Chigama defies ‘end of bookstores’ mantra

28 Jun, 2019 - 00:06 0 Views

eBusiness Weekly

Prince Chidzvondo

The Writers Hustle

Bookstores are the collection of souls living in chambers with different roles, enjoying existence in different centuries, narrating their stories with printed memories, yet still, it’s the outside hustle of the writer that butters their bread.

The writing industry, if one still exists, has been incessantly proclaiming “the end of bookstores” for years now, and if articles like this one are any indication, they’re still not done announcing the end is nigh.

The internet cannot be solely blamed, the reading culture invested in buying from bookstores is no longer a winning game. Nevertheless, local writer Batsirai Chigama sets herself to defy all odds.

Having won a NAMA for her debut poetry collection, “Gather the Children”, Batsirai Chigama possesses but perhaps doesn’t know it yet, narrative super-powers. Having started writing at just 14, Batsirai is passionate about providing alternative narratives to those featured in mainstream media and her work with young people, has taken her as far as Denmark, performing and facilitating creative writing and spoken word workshops in schools.

A spoken word poet, a short story writer and a socio-political gender activist, the late Charles Mungoshi and Memory Chirere are her creative goals, taking in mind how their simplicity in dealing with complex issues with the reader in mind is a goal she’s set to achieve.

“Gather The Children”, her first collection of poems, is “a reflection on Zimbabwe in the last ten years; chronicling stories of displacement, loss and desperation”.

“It’s a book about us as a people, many will find themselves within the pages of ‘Gather the Children’, perhaps a reflection of things most of us think about but have not put into words.”

“When I was younger I used to have an ambition of writing novels.  I still have a couple of full hard covers with my efforts. Then I went through training in writing for film and this completely changed me.  I still want to write short stories and perhaps a novel but poetry for me was a deliberate choice.”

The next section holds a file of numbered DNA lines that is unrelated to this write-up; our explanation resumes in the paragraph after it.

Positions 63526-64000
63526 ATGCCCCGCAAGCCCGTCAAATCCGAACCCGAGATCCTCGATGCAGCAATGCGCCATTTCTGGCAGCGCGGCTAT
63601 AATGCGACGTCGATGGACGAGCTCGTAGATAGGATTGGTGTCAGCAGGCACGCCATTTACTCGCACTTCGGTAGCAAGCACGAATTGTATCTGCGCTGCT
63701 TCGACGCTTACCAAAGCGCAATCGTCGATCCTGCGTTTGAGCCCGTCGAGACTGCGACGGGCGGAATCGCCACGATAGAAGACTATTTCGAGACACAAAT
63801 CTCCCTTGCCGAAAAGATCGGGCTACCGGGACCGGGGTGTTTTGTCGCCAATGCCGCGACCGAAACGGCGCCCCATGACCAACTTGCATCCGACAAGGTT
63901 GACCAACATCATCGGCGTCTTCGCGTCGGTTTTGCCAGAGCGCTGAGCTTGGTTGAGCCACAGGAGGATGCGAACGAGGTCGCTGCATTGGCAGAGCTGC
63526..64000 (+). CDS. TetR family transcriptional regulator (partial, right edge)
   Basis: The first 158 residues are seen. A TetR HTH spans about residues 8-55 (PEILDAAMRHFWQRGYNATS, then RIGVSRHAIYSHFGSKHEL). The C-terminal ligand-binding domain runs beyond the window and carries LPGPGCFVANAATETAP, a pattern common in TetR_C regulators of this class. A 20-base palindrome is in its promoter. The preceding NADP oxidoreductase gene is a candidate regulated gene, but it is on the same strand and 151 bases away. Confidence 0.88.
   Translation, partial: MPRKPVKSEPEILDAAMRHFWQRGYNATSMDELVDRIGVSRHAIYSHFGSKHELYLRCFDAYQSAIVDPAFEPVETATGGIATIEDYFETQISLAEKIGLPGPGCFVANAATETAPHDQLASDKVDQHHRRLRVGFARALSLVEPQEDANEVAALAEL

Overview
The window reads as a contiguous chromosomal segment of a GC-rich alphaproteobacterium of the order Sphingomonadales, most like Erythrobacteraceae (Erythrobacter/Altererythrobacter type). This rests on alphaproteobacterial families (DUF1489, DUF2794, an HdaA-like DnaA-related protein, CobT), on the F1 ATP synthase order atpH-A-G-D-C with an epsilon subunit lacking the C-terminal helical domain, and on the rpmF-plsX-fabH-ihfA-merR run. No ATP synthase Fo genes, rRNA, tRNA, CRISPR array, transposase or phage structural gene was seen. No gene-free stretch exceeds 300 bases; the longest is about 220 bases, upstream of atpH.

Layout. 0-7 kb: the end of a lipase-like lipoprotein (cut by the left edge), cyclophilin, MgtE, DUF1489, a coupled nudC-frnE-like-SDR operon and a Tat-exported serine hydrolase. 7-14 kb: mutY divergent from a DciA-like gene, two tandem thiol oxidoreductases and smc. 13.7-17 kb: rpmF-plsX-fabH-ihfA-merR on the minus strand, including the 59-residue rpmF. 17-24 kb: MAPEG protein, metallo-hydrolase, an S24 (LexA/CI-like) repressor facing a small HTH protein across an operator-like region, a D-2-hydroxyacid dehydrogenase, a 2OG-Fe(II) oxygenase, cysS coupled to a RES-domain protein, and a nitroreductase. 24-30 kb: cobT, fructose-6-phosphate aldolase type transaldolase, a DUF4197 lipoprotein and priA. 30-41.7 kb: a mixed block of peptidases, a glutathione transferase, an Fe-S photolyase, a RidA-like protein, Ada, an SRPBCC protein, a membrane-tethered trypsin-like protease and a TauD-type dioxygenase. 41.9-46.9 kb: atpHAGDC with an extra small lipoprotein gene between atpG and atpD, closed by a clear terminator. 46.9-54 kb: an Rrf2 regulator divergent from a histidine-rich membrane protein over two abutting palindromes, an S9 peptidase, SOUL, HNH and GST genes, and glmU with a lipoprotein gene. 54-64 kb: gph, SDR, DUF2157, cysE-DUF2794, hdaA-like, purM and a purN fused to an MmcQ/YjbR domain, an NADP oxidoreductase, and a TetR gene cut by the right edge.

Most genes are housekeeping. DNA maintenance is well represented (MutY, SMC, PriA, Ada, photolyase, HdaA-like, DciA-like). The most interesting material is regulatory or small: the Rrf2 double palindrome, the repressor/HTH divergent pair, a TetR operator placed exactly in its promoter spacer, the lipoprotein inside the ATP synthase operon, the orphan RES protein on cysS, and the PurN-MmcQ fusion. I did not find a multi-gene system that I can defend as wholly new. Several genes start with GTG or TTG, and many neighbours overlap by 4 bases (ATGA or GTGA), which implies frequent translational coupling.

Over the question of the dying bookstore collusion, Batsi has become her own book shop, a hustle most emerging Zimbabwean writers now face over the traditional book shop trading.

“I sell the books from my bag now.  I recalled books from a couple of book shops because generally book shops are not selling books these days.  People are just not getting into book shops to buy books.  I am a mobile book shop.”

“Hustle from your handbag or boot.  Hustle every time, everywhere.  Bookshops are not selling books.  The idea is to get your work in the faces of the people who are interested or care about your work.”

“We can not only write, we have to push our work in every space we find ourselves in, otherwise we risk producing work that sits and gathers dust till kingdom come.”

“Gather The Children” was self-published and went on to win a NAMA award in 2019. Batsi believes publishing taught her to reach out, keeping in mind how after writing there is a whole process that needs to be executed well without cutting corners.

“The work involved is a lot.  The back and forth with editor, typesetter, illustrator, chosen readers and the printer are something I had to endure.  The process, no short cuts.”

“Writing is healing for me.  As I said earlier I am inspired by the people and environment around me.  It can be a process if I choose to but if it’s too personal, I just write.  The healing and breathing easy is what is important and I employ writing to do that, a lot.”

Her best poems from the collection include “We Must Bury Mother”, “Bullets of Perseverance” and “Gather The Children”. She admits to being a work in progress, with the political, social and economic environments of Zimbabwe impacting her work.

“They are the fodder from which I feed inspiration from in a huge way.  People as well as a body of work are shaped by the environment surrounding them.”

“I try more to be real.  Talk about experiences that are not foreign but are relatable to those around me.”

As writing keeps her sane, Batsirai is in the business of telling stories. This on its own, is a hustle countless Zimbabweans out there still go all-out to thrive on.

She might admit to love singing — not having the voice for it — but her spoken word poetry is a whole power force of its own kind.

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